Empiricism  

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"If we take in our hand any volume; of divinity or school metaphysics, for instance; let us ask, Does it contain any abstract reasoning concerning quantity or number? No. Does it contain any experimental reasoning concerning matter of fact and existence? No. Commit it then to the flames: for it can contain nothing but sophistry and illusion." -- An Enquiry Concerning Human Understanding

 This page Empiricism is part of the science pages.  Illustration: Diagram of the human mind, from Utriusque cosmi maioris scilicet et minoris metaphysica, page 217[1] by Robert Fludd
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This page Empiricism is part of the science pages.
Illustration: Diagram of the human mind, from Utriusque cosmi maioris scilicet et minoris metaphysica, page 217[1] by Robert Fludd

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Train wreck at Montparnasse (October 22, 1895) by Studio Lévy and Sons.
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In philosophy generally, empiricism (from Ancient Greek ἐμπειρία (empeiría, “experience”)) is an epistemological concept, or a theory of knowledge, emphasizing the role of experience and evidence, especially sensory perception, in the formation of ideas, while discounting the notion of innate ideas.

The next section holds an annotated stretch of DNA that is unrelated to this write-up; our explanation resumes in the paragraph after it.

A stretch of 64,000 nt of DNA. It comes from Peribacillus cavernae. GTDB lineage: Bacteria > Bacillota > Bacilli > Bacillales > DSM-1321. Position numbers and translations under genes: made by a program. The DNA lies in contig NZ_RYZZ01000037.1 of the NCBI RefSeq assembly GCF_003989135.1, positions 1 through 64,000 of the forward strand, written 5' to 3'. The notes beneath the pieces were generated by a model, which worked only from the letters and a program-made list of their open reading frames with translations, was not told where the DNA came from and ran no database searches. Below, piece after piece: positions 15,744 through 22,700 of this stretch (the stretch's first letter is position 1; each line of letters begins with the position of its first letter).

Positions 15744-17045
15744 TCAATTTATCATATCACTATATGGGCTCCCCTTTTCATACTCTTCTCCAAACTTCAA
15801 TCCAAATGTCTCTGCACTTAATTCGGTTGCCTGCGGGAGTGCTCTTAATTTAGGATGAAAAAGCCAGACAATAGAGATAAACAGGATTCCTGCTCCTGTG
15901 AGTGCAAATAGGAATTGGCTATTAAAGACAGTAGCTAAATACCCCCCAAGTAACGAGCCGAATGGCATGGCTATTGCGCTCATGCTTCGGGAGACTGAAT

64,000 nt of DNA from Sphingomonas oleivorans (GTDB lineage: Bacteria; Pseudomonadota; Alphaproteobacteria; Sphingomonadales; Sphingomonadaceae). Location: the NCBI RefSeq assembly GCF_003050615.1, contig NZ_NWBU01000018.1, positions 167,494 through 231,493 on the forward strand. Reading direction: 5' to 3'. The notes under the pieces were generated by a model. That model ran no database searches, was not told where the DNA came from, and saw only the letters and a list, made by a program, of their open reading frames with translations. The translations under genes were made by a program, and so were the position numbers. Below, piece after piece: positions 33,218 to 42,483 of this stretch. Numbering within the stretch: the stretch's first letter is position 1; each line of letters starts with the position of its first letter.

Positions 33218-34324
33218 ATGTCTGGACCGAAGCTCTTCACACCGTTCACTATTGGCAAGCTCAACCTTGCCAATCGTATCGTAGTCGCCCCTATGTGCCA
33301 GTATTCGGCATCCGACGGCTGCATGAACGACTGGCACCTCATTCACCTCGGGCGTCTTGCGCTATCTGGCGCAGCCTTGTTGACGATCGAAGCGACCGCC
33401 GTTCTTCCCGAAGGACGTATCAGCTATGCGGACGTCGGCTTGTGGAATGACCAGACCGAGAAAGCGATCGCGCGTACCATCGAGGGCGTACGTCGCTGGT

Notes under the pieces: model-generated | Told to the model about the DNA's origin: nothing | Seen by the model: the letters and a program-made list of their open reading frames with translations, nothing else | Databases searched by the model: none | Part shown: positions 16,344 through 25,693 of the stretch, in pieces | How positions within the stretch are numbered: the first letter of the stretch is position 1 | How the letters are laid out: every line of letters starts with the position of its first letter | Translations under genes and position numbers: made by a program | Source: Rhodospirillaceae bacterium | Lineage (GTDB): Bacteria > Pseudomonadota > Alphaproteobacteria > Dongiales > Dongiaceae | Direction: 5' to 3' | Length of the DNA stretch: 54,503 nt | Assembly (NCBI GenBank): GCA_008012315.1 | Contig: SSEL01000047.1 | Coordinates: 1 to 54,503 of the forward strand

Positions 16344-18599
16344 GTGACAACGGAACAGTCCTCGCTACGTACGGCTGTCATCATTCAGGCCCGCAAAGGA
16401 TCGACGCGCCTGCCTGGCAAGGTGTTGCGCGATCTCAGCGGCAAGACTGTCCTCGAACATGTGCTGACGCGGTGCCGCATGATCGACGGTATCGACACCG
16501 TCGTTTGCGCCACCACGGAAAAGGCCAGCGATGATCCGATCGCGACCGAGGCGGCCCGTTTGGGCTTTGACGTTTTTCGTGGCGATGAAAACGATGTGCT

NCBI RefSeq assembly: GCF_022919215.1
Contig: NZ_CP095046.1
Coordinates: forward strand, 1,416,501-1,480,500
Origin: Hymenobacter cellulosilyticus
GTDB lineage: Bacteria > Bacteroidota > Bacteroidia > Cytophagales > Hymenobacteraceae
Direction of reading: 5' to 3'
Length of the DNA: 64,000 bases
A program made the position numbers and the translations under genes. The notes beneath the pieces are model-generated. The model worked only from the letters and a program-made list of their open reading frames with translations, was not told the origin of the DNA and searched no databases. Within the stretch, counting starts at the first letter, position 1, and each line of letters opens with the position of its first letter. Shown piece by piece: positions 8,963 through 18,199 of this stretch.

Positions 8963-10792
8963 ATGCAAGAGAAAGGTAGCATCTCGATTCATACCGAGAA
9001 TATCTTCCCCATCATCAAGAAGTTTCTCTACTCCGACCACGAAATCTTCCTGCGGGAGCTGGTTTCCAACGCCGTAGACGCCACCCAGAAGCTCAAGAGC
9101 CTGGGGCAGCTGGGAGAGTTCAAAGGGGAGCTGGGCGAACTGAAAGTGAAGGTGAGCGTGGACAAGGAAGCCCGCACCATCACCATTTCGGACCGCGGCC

In the philosophy of science, empiricism is a theory of knowledge which emphasizes those aspects of scientific knowledge that are closely related to evidence, especially as formed through deliberate experimental arrangements. It is a fundamental requirement of scientific method that all hypotheses and theories must be tested against observations of the natural world, rather than resting solely on a priori reasoning, intuition, or revelation. Hence, science is considered to be methodologically empirical in nature.

The term "empiricism" has a dual etymology. It comes from the Greek word εμπειρισμός, the Latin translation of which is experientia, from which we derive the word experience. It also derives from a more specific classical Greek and Roman usage of empiric, referring to a physician whose skill derives from practical experience as opposed to instruction in theory.

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